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Roy DeCarava
Date: American, 1919-2009
Biography:

Roy DeCarava was born in New York City in 1919, he attended Cooper Union from 1938 to 1940, then because of his growing frustration with racial prejudice transferred to the Harlem Community Art Center. He began taking photographs in the late 1940s, and Harlem--its sense of community, its rich and varied cultural traditions and talents--was at the heart of his work. In 1952, DeCarava became the first African-American photographer to receive a Guggenheim Fellowship, on the basis of on his proposal to create a photographic portrait of Harlem paired with poetry by Langston Hughes. Their 1955 collaboration, The Sweet Flypaper of Life, was a critical and popular success. That same year, DeCarava's work was included in The Family of Man exhibition at the Museum of Modern Art. He also founded A Photographer's Gallery in New York (1955-57) to present his own work as well as that of Ralph Eugene Meatyard, Harry Callahan, and others. He is perhaps best known for the photographs he took of jazz performers in the mid-1950s. Since 1975, DeCarava has taught photography at Hunter College in New York. Monographs on him and his work include Roy DeCarava: Photographs, and Roy DeCarava: A Retrospective, released in 1996 to coincide with his major exhibition at the Museum of Modern Art. In 1998, he was awarded ICP's Master of Photography Infinity Award.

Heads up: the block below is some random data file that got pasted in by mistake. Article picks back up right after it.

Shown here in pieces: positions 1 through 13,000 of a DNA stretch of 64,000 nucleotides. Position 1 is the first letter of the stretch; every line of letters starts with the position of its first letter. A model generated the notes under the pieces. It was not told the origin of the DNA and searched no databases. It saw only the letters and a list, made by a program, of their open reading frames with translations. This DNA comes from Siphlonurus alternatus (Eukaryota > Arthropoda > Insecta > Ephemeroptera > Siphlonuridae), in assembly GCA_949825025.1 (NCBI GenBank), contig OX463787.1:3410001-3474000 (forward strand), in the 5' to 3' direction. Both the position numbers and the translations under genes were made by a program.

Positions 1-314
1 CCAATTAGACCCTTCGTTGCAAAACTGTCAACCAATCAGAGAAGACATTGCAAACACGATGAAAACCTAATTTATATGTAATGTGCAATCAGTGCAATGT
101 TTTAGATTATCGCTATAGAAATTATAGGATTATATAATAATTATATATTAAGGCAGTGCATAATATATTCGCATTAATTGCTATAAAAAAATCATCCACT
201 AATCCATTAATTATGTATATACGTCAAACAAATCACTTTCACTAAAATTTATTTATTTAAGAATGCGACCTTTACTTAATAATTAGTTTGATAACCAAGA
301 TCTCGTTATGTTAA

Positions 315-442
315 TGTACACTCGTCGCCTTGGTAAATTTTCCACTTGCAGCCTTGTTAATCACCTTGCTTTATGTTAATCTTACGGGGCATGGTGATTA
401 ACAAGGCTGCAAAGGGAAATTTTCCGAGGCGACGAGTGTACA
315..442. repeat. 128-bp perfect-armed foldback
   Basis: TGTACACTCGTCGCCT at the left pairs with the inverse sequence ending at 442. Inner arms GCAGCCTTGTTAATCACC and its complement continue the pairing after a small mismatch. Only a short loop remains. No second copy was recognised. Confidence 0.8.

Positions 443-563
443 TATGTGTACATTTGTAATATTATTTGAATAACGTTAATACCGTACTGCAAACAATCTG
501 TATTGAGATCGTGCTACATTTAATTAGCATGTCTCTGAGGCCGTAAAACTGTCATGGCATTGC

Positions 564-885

DeCarava's photography embodies passion and joy, his need for community, and his understanding of urban alienation. His work teems with an awareness of life, expressed both through his portraits of friends, family, and musicians, and in his desolate city views where human presence is implied. His printing is characterized by warm dark tones with little contrast.

Meredith Fisher

Handy et al. Reflections in a Glass Eye: Works from the International Center of Photography Collection, New York: Bulfinch Press in association with the International Center of Photography, 1999, p. 213.